This is unabashed Knowing climbing into bed with you,
putting its hands around your throat and squeezing
until your heart bursts open and its pieces
scatter over the world like petals.
Martina Newberry “Bad Manners,” Trivia 7/8
For all we know, the recitation of what is utterly, entirely unbearable, the litany of the atrocities of our own doing, is the means through which the holy invocation can be activated.
Deena Metzger, From Grief into Vision: A Council
Welcome to this long-awaited double issue of Trivia: Voices of Feminism. Though the articles in this issue were collected and edited by both Harriet and me, Harriet stepped down as co-editor in June (please see her letter below) so for the moment I am operating as solo editor with the support of web wonderwoman Susan Kullmann. As sad as I am to lose Harriet as co-editor—I have loved collaborating with her and am extremely proud of the work we’ve published together—as her longtime friend I applaud her for deciding to devote herself to getting well. And collaborators have already materialized for the following two issues. Upland CA goddess scholar Hye Sook Hwang, whose revelatory essay on Magoism appeared in the last issue, will be guest co-editor for #9, “Thinking about Goddesses,” for which she has already assembled much exciting material. And Vancouver poet, essayist and feminist publisher Betsy Warland will be collaborating with me on “Are Lesbians Going Extinct?” which was to have been the next issue, and will now appear in September of 2009. Please see our calls for submissions for more information about these forthcoming issues.
This issue, #7/8, is a demanding one. It’s demanding because so much of the writing in it is a clear result of “unabashed Knowing,” knowing that in some cases one imagines must have been almost too painful to bear. Never in one issue of Trivia have there been so many cries from the heart and so much thundering outrage. Never in one issue have so many of the wars that continue to rage on this earth been made visible: the US war against Iraq ("Bad Manners,” “Screens: the War at Home,”), the US war against native peoples (“Amerika in 5 Parts”), the war against nature (“Hypatia,” “Invisible Nature,” “Edible Parts”), and, within and beside these, the disturbingly resilient war against women, in both its subtle and not-so-subtle manifestations: (“Hypatia,” “Amerika in 5 Parts,” “Invisible Nature,” “Edible Parts,” “The Happy Hooker Revisited”).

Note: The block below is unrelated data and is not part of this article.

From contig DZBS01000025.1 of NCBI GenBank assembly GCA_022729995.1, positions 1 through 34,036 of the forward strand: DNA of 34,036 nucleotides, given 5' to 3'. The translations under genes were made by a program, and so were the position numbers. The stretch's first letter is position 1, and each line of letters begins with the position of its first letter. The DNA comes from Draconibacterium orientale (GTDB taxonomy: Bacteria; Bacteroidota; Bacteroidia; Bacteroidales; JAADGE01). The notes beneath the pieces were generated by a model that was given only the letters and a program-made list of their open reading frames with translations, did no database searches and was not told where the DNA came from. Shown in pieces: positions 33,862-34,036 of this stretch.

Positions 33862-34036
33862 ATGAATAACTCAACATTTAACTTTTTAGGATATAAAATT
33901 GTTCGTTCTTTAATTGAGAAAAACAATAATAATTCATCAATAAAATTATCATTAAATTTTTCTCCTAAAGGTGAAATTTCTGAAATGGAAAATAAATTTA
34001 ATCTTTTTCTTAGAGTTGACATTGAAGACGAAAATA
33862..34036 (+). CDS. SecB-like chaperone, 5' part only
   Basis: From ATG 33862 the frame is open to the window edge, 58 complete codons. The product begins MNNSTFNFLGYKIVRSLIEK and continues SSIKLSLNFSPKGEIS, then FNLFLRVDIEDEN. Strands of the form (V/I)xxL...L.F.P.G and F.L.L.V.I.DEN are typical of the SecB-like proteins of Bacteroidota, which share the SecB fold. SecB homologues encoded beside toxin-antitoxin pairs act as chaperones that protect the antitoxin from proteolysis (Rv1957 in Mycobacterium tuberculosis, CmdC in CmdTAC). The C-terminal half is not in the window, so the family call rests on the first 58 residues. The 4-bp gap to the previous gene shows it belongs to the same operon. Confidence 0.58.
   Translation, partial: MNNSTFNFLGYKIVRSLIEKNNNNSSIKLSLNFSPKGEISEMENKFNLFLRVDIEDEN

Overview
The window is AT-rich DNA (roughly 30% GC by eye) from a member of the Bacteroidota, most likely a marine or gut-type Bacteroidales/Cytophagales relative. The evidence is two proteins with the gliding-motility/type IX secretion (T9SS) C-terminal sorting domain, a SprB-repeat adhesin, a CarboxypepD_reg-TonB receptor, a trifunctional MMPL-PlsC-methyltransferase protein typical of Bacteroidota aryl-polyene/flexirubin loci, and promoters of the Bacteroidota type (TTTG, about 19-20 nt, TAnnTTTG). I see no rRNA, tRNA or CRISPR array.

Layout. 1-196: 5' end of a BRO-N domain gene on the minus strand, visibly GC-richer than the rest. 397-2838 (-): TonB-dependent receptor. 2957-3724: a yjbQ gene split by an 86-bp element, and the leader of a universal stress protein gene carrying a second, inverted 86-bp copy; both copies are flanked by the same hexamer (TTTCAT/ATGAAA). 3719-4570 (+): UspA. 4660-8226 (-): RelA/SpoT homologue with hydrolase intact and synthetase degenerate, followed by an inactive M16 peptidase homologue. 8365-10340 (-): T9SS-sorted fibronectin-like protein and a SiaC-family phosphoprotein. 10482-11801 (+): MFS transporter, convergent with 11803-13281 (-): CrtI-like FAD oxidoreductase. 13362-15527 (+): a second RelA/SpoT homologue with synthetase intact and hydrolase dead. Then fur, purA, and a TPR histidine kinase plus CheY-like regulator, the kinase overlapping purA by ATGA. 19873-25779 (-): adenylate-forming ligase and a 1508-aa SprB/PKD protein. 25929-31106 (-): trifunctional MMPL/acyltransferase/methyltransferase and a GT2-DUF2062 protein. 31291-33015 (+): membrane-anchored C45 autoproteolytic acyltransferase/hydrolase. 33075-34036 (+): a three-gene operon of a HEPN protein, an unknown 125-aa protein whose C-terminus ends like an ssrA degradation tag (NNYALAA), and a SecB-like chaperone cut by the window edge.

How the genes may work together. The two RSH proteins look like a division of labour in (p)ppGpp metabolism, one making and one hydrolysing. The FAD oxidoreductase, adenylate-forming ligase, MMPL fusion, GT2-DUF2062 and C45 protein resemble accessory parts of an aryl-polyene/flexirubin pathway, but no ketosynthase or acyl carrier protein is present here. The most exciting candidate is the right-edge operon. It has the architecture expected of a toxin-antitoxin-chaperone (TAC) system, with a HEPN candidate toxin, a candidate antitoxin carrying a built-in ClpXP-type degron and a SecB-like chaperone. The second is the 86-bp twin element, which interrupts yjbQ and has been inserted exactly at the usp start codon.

This issue is also demanding in that at least two of the articles in it are unusually long and challenging, and one of them, “Hypatia,” is long enough that we’ve posted it as a PDF file. I’m aware that both “Hypatia” and “Re-membering an Interrupted Conversation” (drawn from the Trivia archives) defy the expectation of brevity and ease most readers bring to the web. But they exemplify the kind of rigorous thinking, clear seeing, and, in the case of “Hypatia,” the formal adventurousness that we want to encourage in Trivia,and for that reason Harriet and I felt they both warranted breaking with web etiquette. If you’re pressed for time, or if the volume of material in this issue is daunting to you, I urge you to begin by reading the authors’ working notes. The ones in this issue are especially compelling and will give you a strong feel for the passion, brilliance and vision gathered here. In fact they may well draw you right into the texts themselves.
Women have, have always had, a capacity for unmediated, unabashed Knowing (“once oracle once Delphi once pythoness of the world,” “Hypatia”). Unfortunately, women are equally capable of vehement Unknowing, as the views of Sarah Palin and the white women voters now swinging to the Republican ticket as a result of those views make painfully clear. Much of the writing in this issue is a facing-off with the forces of Unknowing. In Barbara Mor’s epic poem “Hypatia,” a woman of genius of the 4th-5th century, teacher of mathematics, astronomy, philosophy, algebra and more, is tortured and burned to death for presuming to teach men. The history of Western civilization, Mor reminds us, is a history of institutionalized forgetting